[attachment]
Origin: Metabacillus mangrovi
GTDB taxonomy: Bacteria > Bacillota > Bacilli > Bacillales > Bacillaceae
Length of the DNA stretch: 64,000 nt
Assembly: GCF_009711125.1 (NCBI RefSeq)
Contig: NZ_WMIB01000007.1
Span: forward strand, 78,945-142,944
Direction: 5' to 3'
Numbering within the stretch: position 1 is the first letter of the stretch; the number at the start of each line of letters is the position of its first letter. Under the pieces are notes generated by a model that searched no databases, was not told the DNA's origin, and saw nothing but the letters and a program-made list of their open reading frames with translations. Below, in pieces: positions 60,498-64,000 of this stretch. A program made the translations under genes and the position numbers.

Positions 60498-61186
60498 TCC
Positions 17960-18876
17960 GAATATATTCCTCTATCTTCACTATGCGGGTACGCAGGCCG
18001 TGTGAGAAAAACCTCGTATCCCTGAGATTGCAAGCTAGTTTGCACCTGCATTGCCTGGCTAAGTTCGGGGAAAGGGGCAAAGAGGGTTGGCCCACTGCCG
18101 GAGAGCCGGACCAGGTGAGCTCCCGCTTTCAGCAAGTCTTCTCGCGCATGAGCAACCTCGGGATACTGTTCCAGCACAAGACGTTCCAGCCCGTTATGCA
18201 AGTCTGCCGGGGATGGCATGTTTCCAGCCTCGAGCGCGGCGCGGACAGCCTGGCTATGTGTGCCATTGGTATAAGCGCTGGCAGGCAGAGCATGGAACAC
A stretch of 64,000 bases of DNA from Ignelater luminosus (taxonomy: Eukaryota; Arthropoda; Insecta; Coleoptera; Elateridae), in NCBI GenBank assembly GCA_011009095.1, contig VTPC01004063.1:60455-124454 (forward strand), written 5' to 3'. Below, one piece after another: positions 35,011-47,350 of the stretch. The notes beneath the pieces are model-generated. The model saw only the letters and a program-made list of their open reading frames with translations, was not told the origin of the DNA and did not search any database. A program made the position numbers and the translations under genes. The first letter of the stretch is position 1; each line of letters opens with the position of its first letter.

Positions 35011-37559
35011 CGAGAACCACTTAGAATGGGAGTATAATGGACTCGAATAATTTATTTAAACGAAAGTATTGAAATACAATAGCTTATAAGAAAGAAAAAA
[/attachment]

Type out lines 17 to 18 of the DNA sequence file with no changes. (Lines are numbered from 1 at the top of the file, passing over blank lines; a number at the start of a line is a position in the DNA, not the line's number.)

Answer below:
Positions 35011-37559
35011 CGAGAACCACTTAGAATGGGAGTATAATGGACTCGAATAATTTATTTAAACGAAAGTATTGAAATACAATAGCTTATAAGAAAGAAAAAA